Ticks are external parasites under the classification of arachnids and have been around for millions of years. They attach themselves to possible hosts such as mammals and birds and feed on their blood to survive. They thrive in a warm climate that is why tick infestations often happen, but not isolated, during summer
Dogs are the most common carriers of ticks because they are mobile and most of the time have enough fur for these parasites to hold onto. They multiply quite quickly that is why the need to exterminate them immediately is crucial.
Like all pests, ticks should be eradicated from your pet’s life or even from your home at the earliest sign of presence. This is because they pass on a whole range of diseases that can make your dogs sick. These diseases are not to be ignored because most, if not all, of them, can put your dog’s life in danger.
Below are 5 Tick-Borne diseases that are dangerous to your dog.
This disease is from the organism Ehrlichia Canis transmitted through the bite of a brown dog tick. When bitten by this infected tick, the dog can start manifesting symptoms between 1 to 3 weeks after. Dogs with compromised health can experience more severe signs because of the disease’s ability to corrupt monocytes, or white blood cells responsible for maintaining the immune system. Symptoms that you should look out for are fever, fatigue, disorders of the eye, and problems in the nervous system, among others.
Veterinarians use doxycycline treatment for 3 to 4 weeks. However, for more severe cases, blood transfusion and IV treatment are already required.
Babesiosis is transmitted to a dog through a tick-bite. To enable the parasite to pass the disease, it would require 2 to 3 days for it to be attached to the host’s skin. It can also be passed from one canine to another through a dog bite. Oddly enough, a pregnant bitch can share the disease through its placenta to her puppies.
This disease attacks the dog’s red blood cells. Considering the dog’s system response is to attack and kill parasites, the RBC is also destroyed with it. This eventually leads to severe anemia which should be treated using blood transfusion. After which, supportive care and maintenance are necessary for the dog. Medicines such as steroids and antioxidants will be prescribed by the veterinarian to prevent relapse.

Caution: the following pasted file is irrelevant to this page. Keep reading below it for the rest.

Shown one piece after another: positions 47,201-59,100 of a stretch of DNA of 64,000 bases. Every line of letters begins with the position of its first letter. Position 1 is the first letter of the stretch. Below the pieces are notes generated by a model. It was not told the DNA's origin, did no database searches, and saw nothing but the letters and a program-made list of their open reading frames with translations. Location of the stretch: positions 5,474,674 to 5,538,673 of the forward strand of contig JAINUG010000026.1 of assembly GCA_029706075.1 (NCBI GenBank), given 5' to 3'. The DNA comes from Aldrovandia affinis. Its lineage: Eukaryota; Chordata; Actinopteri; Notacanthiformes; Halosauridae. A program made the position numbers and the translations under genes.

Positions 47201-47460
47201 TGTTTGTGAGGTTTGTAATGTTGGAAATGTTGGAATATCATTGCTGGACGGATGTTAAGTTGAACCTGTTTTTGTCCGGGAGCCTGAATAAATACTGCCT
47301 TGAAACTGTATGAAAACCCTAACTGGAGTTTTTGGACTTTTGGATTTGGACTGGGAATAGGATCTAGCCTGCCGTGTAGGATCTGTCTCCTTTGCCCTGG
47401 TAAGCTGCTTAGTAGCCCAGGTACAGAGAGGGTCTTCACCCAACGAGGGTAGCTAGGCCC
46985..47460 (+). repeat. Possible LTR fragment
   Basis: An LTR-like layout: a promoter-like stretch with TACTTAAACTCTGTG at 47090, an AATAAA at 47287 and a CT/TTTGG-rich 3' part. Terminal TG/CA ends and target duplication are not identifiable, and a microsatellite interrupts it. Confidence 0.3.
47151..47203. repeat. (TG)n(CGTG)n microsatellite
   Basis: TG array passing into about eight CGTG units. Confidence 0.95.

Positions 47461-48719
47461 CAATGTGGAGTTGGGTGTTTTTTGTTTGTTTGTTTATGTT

This disease is most common in the north-eastern part and mid-Atlantic area of the United States of America. It is transmitted by the black-legged tick or most commonly known as the deer tick. For it to be able to pass on the bacteria, it needs to stay bound to the dog (or its host) for 12 to 24 hours.
Signs that the dog is infected include chills, lameness, joint pain, and muscle pain. They can also lose their appetite and will be weak while the disease progresses. Veterinarians prescribe antibiotic treatment for 2-4 weeks to battle Anaplasmosis.
There is a more severe strain of this bacterium that affects the cells in the blood that causes clotting, or the platelets. Alarming signs such as nose bleeding and bruising can be observed and should be given attention as soon as possible.
- Lyme Disease
This is the most common tick-borne disease in the United States. Lyme disease, just like Anaplasmosis, is passed on through the bite of the deer tick and would need 24 to 48 hours to successfully transfer it. If you live near areas with grasses, forests, and even the park, you should always be on the lookout for these parasites in your dog’s fur.
A dog infected with this disease would display signs of weakness, enlarged lymph nodes, inflamed joints, and lameness. Although it takes a prolonged period of time for the symptoms to show, it needs to be treated immediately because of its potency to damage the heart, kidneys, and nervous system of the dog. This can progress to being fatal and immediate treatment is necessary.
What separates Hepatozoonis from the first four diseases we have mentioned earlier is that this tick-borne illness is transmitted when an infected parasite is ingested. This is commonly carried by the Gulf Coast Tick.
Although remission of the sickness can happen, sadly, dogs cannot be completely cured of it. The acute phase of the illness would require treatment through medicine to get it under control. After which, long-term medication will be needed for maintenance. Signs include bloody diarrhea, weight loss, eye discharge, muscle weakness, and atrophy.
The idea of having your dog infected by any of these tick-borne diseases is a nightmare. It is vital to check your dog for any signs of ticks and remove it immediately. There are anti-tick powder and sprays available in your local pet shop. If your neighborhood is located in a place where ticks can breed easily, protect your furkid as early as possible. Like they always say, “Prevention is better than cure.”